Preserving Communications with Telephone Recording

In the world of business, the phone continues to be the conduit of choice for making and closing deals. Sure, you can touch base and follow up with email and Instant Messaging, but when it’s time to turn prospects into clients, it’s best to pick up the phone.

Of course, the primary advantage of online communications like email and instant messaging is the ability to save and preserve important conversations with customers, clients and acquaintances alike. A typical telephone conversation – though by nature more personal – is fleeting. There is no permanent record kept.

Unless you use a telephone recorder. Telephone recorders can record and store hours or days worth of phone conversations. Businesses use them to record important meetings and conference calls, to maintain records of legally binding gatherings and planning strategy sessions, or other settings where there may be one speaker, a few or hundreds.

There are two general types of phone recorders – those that use cassettes or micro-cassettes, and those that rely on digital technology. The first rely on sensitive microphones to absorb sounds. The latter function on a software platform that records and stores audio digitally, filing recording sessions as individual audio files (typically MP3 or .wav formatting) and saving them to a computer desktop, server, or other storage device. Digital recorders can be stand alone units that are easily connected to microphones or phones, or they can be housed in any number of computers or audio editing devices.

Additionally, there are telephone recording devices that can be synced with cell phones or mobile handsets. The advent of this mobile phone recording capability allows businesses and their employees to record conversations on the go, whether in a hotel, a rental car or an airport. Some manufacturers have taken the extra step of equipping cell phones with MP3 players and self-contained recording features to make mobile phone recording that much easier.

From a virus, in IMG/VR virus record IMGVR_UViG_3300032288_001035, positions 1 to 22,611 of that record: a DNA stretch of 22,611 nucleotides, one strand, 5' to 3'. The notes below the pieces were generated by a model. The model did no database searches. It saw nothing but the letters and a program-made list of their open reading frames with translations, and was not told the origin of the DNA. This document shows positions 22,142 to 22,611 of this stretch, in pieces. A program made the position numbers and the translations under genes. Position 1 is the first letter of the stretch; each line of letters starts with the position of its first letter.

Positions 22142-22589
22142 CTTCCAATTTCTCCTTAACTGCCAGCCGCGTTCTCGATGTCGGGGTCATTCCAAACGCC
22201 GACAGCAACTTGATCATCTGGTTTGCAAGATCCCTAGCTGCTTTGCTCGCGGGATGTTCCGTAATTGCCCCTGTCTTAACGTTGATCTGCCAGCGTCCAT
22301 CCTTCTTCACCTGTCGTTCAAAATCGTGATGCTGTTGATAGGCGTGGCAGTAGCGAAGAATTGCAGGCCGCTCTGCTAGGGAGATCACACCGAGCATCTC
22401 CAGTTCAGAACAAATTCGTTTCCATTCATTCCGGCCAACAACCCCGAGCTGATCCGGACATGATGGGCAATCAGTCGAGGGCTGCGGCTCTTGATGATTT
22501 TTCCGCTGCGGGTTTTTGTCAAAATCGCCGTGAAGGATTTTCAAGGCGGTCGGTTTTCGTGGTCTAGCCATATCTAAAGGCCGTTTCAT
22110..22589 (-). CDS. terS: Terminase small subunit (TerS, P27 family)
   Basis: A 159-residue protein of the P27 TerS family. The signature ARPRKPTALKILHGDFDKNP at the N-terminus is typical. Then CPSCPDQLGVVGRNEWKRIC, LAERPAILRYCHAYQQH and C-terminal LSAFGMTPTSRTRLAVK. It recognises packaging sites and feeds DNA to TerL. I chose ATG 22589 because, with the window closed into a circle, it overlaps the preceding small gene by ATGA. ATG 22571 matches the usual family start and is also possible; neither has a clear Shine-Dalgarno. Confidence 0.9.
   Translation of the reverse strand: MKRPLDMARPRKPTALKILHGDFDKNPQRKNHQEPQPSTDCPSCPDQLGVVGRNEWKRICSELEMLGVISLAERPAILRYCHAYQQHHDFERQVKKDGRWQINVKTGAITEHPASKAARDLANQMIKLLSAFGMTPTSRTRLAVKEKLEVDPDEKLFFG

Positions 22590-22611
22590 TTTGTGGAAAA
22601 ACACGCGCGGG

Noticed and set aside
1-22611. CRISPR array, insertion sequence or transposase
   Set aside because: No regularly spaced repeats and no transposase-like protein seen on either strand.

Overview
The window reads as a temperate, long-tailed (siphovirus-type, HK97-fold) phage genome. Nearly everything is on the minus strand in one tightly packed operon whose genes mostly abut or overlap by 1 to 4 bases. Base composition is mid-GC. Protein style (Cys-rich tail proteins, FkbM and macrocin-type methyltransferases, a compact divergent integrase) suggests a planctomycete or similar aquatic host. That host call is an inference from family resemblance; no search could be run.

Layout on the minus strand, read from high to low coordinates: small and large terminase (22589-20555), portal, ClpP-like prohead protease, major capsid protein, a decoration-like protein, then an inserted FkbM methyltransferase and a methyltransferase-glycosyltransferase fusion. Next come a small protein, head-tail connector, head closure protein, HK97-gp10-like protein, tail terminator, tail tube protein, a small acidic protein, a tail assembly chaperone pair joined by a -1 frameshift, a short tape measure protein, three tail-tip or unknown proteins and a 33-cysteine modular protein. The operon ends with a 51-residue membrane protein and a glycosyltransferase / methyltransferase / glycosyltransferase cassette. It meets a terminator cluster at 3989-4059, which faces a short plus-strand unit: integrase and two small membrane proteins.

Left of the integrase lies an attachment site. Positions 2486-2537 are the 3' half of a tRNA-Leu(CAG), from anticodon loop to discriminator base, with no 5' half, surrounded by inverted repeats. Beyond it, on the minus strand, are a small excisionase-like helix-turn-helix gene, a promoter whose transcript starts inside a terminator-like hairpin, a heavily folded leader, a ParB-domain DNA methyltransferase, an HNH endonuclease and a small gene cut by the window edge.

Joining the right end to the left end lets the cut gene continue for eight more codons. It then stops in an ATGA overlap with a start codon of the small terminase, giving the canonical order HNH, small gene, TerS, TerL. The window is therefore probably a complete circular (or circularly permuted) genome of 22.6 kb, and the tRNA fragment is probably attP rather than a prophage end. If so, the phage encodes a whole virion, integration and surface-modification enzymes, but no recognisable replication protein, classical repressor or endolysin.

Once a conversation or meeting ends and a recording session is over, telephone recorders have many user options. Some simply store the recording as an audio file or cassette track, while others – especially digital telephone recorders – can provide date and time information, file size, a summary of persons and phone numbers involved in the recorded session, and many other helpful annotations.

While email, blog posts and instant message technology retain the notoriety, telephone recorders continue to function as reliable tools for individuals and companies large and small.

  • Plantronics
  • GN Netcom
  • VXI
  • Polycom
  • ClearOne
  • Avaya
  • Jabra
  • Sonexis
  • Clarity
  • Nortel
  • Cisco


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